Malta is the smallest member state of the European Union and adapted the Euro as its currency in January 2008. Despite its size, Malta’s economy has proven to be a success story in the Eurozone.

The Maltese archipelago consists of three islands – Malta, Gozo and Comino – all located in the middle of the Mediterranean, 93km (57miles) south of Sicily and 350km (217miles) north of Libya. Its strategic geographic location has provided easy access to main European financial centres and the North African countries. Malta also has long-standing business relations with countries in Asia and the Middle East.

Malta has a superb climate, with hot dry summers and mild cold winters. One may enjoy long days of sunlight during the summer and an average of 5 to 6 hours of sunshine per day in winter. Rainfall is heaviest from November to February, although it is low all year-round.

Malta offers a high quality of life. Mediterranean culture is dominant in Malta, but nearly 150 years of British rule have left their mark. English is an official language (along with Maltese). The Catholic Church is the custodian of national traditions, such as yearly feasts, and its churches are the biggest landmarks in most towns and villages. Malta is noted for its fine crafts – particularly its handmade lace, hand-woven fabrics, blown glass and silver filigree. Folk traditions in music are also very strong.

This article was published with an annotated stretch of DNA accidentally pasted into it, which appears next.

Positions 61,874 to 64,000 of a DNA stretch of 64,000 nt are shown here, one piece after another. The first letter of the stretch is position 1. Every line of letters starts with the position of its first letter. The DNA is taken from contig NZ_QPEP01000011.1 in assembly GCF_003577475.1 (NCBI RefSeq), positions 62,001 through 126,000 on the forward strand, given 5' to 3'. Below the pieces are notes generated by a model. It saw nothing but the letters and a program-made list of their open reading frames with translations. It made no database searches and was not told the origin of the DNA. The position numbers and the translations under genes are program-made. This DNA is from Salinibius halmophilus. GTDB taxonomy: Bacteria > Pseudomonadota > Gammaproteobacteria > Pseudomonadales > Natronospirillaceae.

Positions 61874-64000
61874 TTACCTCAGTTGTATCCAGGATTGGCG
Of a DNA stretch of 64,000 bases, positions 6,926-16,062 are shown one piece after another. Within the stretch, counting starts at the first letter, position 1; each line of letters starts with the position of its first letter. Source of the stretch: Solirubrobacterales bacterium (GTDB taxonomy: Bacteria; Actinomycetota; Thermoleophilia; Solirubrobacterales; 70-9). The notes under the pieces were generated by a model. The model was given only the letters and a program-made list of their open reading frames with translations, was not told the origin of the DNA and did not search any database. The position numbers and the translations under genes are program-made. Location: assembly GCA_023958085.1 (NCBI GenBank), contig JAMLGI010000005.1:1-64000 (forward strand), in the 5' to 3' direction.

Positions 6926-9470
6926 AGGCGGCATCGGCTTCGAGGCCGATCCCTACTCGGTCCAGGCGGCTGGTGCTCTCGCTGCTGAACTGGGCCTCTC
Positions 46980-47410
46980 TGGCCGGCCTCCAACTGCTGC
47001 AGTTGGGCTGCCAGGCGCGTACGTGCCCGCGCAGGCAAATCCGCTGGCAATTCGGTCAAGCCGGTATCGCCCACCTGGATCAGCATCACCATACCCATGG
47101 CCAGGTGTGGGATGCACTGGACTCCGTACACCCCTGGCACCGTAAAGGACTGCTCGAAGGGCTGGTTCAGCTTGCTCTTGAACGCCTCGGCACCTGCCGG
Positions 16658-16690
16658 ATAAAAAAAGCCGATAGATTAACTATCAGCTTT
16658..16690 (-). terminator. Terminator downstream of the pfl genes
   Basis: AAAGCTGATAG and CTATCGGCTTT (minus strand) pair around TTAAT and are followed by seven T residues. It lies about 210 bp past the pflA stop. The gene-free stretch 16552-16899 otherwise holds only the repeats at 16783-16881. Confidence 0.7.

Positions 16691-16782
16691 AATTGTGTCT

Many linguists trace the origin of Maltese to the Phoenician occupation of the islands. Maltese, a Semitic language, has survived the influence of Romance languages for hundreds of years, though it bears traces of Sicilian, Italian, Spanish, French and English. The Maltese are multilingual and some are fluent in up to 4 languages.

Food is a mix of Mediterranean cuisine with strong Italian influence which include fresh sea fruits and other fish and meat recipes. The British also left their mark in the kitchen with pies and roast dishes frequently offered as a speciality. The traditional Maltese dish is rabbit, which is usually served fried or baked in a casserole.

Malta has a robust and respected regulatory framework with financial legislation allowing unique opportunities for certain industries such as financial services, iGaming and also Fintech technologies. The risk-based supervision and secure banking system contributes to this development which continues to provide incentives to attract foreign investors and professionals.

Tourism remains Malta’s most important and contributing industry to the economy as a whole. In recent years the film industry has also managed to attract international film producers and directors and a number of blockbusters were shot in the Maltese islands.

The Maltese are known for their friendly and warm characteristics. Hospitality has been a key element besides seeking to provide the highest standard of service to all types of clients.